The Kiwi Winning Streak that Defies Belief

Date: 27 Jan 2020

The Kiwi Winning Streak that Defies Belief













Michael Guerin, NZ Herald reports:









Mr Te Akau knows this can't last forever. And David Ellis says he doesn't want it to. Although part of him really does.





What the Waikato mega stable and syndicator produced on Saturday night at Ellerslie does kind of defy belief.





It wasn't so much that they won both $1 million Karaka Million races with Cool Aza Beel and Probabeel, both trained to the minute by Jamie Richards and ridden like he knew they were going to win by Opie Bosson.





Perhaps the greatest shock about that double was the crazy price Cool Aza Beel blew out to as runner-up Play That Song absorbed a torrent of money in one of the most dramatic big-race plunges in recent New Zealand punting history.





But in a fair fight she wasn't good enough, a very good colt holding a very good filly all the way up the Ellerslie straight.





Saturday night's double was special but even more so is the fact Te Akau have trained the last four Karaka Million 2-year-old winners, at combined odds of over 3500-1.





Sure, they buy a lot of horses, many at the top end of the market but Melody Belle only cost $57,500 and even Cool Aza Beel was $150,000, well within the range of most serious buyers at Karaka.





Considering around 1200 yearlings are sold at Karaka every January, to find the one who wins our only $1 million juvenile race four years in a row takes some getting your head around.





It isn't just Ellis though, he has a team consisting of Richards and Singapore-based Mark Walker. But Ellis is the overlord, the man who started Te Akau and the relentless force behind the Tangerine army.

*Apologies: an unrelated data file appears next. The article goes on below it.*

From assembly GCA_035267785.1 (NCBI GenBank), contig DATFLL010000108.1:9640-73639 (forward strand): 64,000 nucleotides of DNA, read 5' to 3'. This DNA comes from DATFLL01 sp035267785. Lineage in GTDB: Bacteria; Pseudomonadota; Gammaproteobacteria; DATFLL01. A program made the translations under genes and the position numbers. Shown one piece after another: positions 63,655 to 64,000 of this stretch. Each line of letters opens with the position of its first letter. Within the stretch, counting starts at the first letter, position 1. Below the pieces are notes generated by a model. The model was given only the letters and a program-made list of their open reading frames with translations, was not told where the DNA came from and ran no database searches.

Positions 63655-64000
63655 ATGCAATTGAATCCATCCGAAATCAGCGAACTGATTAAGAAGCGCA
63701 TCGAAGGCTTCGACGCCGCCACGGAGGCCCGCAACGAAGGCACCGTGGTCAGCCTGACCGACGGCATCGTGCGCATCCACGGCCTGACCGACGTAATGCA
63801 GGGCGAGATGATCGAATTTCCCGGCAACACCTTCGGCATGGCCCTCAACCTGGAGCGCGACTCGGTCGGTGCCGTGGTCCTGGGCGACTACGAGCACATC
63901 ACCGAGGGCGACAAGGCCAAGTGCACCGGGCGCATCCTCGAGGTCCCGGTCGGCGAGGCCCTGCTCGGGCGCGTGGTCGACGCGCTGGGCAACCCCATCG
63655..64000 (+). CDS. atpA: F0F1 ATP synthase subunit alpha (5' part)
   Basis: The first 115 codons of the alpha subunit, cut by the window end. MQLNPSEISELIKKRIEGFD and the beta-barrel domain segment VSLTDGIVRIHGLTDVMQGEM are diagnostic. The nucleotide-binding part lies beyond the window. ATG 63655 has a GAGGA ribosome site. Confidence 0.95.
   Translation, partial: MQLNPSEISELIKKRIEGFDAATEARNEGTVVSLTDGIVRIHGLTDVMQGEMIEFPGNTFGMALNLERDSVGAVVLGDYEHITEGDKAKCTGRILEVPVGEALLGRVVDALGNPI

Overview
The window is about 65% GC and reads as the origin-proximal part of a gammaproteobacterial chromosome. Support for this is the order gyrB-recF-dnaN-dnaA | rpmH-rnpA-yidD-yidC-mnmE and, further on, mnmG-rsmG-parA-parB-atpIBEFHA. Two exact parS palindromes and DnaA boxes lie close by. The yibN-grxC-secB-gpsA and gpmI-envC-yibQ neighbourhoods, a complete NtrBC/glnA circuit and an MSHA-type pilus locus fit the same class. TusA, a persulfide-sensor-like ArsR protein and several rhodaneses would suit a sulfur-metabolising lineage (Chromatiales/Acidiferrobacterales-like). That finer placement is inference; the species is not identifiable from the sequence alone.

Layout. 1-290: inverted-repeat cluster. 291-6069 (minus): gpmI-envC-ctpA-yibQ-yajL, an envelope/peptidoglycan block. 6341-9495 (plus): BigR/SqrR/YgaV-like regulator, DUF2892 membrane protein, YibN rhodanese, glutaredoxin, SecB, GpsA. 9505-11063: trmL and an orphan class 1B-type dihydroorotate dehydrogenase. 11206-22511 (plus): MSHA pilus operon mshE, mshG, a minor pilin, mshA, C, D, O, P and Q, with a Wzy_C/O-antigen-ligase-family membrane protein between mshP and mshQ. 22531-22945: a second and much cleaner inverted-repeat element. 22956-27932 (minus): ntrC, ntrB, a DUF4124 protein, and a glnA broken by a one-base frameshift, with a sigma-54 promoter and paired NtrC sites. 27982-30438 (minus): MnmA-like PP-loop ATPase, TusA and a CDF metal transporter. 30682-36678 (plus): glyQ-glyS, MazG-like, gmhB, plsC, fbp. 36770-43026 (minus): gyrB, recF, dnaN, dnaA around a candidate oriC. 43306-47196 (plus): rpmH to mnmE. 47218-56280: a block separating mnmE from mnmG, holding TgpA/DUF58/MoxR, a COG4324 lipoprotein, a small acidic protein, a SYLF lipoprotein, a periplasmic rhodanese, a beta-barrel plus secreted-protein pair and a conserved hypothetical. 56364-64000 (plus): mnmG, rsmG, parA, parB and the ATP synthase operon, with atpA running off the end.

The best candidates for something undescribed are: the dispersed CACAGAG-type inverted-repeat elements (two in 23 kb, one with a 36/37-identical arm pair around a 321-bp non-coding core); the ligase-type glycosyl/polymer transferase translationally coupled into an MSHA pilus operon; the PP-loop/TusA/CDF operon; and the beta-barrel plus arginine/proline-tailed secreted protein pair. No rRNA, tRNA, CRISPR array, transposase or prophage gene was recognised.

He admits he can't keep up this pace.





Horse buyer and syndicator David Ellis, right, with his trainer Jamie Richards during the New Zealand Bloodstock Yearling Sales held at Karaka. Photo / Dean Purcel
Horse buyer and syndicator David Ellis, right, with his trainer Jamie Richards during the New Zealand Bloodstock Yearling Sales held at Karaka. Photo / Dean Purcel




Last year, Te Akau syndicated over 70 horses. That is a lot of money, a lot of emails, clients to keep happy, plenty of disappointments between trophies. And a lot of stress.





"I am 66 now and I don't want to do what we did last year again," admits Ellis.





"It is too hard buying and syndicating that many horses. So this year at Karaka we want to buy less, maybe 12 or 15."





Of course Ellis can't walk away from a bargain and bought three of the first 15 lots on Day One of the sales yesterday, quickly picked up another two then shelled out $800,000 for a sale topping Savabeel colt Lot 79.





Ellis may be very good at buying yearlings but clearly he is not very good at not buying them.





So the intention is there to slow down, even if he is really going to need to control himself over the next two days to stay below that 15 purchases target.





If Ellis was anybody else you could suggest tying his hands behind his back so he can't bid but Ellis doesn't bid by hand. He winks.





Maybe wife Karyn needs to buy him an eye mask if she wants to slow him down.





Even if Te Akau only take home 15 yearlings for Richards to reload for the 2021 Karaka Million you wouldn't bet against them winning the juvenile extravaganza again.





Especially not with Bosson in the saddle.





Kings (and queens) of the Karaka Million 





Saturday night was one of the great race meetings ever held in New Zealand. Here are just a few of the stars:





•Team Te Akau — David Ellis, Jamie Richards and Opie Bosson.





•The Boys Get Paid — turned $250,000 punting pool into $365,000. Should be enough to pay the noise control fine. Just kidding.





•Ellerslie — put on a huge day, big after-party without being overly officious with patrons.





•Savabeel — sired feature race winners of Million (2-yos), Classic (3-yos) and the Stayers Cup with Dance Card.





•Karen and John Parsons — not easy to train a South Island horse to win a group two race right-handed but Kiwi Ida was all class.





•Catalyst — lit the fuse for the night, bring on Australia.





•George Simon — the big voice for the big occasion. Provided the perfect sound track to the racing action.


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